Climate change affects all ecosystems, but subterranean ecosystems are repeatedly neglected from political and public agendas. Cave habitats are home to unknown and endangered species, with low trait variability and intrinsic vulnerability to recover from human-induced disturbances. We studied the annual variability and cyclicity of temperatures in caves vis-à-vis surface in different climatic areas. We hypothesize that cave temperatures follow the average temperature pattern at the surface for each location with a slight delay in the signal, but we found three different thermal patterns occurring in caves: (1) high positive correlation and a similar thermal pattern to the surface, (2) low correlation and a slight thermal delay of the signal from the surface, and (3) high negative correlation with an extreme delay from the surface. We found daily thermal cycles in some caves, which may potentially control the circadian rhythms of cave organisms. Our results show that caves had lower thermal amplitude than the surface, and that thermal averages within caves approximately correspond to the to the annual average of surface temperature. Caves buffer external temperature and act as refugia for biota in extreme climatic events. Likewise, temperature increases at surface will lead to increment in caves, threatening subterranean biota and ecosystem services.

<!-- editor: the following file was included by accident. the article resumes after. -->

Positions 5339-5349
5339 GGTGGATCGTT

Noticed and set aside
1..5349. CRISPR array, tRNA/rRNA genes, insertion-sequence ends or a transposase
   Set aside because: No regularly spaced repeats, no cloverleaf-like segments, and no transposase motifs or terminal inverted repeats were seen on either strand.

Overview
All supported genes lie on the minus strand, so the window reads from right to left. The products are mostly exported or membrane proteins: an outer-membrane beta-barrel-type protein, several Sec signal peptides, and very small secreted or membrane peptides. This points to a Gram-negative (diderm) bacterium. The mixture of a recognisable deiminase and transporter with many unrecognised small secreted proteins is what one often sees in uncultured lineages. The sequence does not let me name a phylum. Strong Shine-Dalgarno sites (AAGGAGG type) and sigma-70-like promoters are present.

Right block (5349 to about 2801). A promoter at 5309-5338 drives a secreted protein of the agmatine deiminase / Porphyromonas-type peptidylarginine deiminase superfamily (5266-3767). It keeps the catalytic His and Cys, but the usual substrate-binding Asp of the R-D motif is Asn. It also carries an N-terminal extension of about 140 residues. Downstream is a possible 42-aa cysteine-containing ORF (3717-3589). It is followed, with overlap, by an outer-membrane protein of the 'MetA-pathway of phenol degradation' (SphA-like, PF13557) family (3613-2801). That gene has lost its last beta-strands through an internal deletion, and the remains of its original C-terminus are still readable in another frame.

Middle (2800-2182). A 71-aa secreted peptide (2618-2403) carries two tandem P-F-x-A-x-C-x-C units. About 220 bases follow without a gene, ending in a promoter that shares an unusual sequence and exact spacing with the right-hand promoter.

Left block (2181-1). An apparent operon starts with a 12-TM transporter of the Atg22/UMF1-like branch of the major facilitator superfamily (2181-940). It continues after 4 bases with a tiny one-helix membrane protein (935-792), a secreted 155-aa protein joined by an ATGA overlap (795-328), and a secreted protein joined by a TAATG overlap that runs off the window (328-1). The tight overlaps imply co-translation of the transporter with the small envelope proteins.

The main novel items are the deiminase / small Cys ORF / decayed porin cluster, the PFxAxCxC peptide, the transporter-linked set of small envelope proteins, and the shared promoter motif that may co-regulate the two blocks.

Reference: Medina M.J., Antic D., Borges P.A.V., Borko S., Fišer C., Lauritzen S.E., Martin J.L., Oromí P., Pavlek M., Premate E., Puliafico K., Sendra A. & Reboleira A.S.P.S. (2023). Temperature variation in caves and its significance for subterranean ecosystems. Scientific Reports, 13: 20735. doi.org/10.1038/s41598-023-48014-7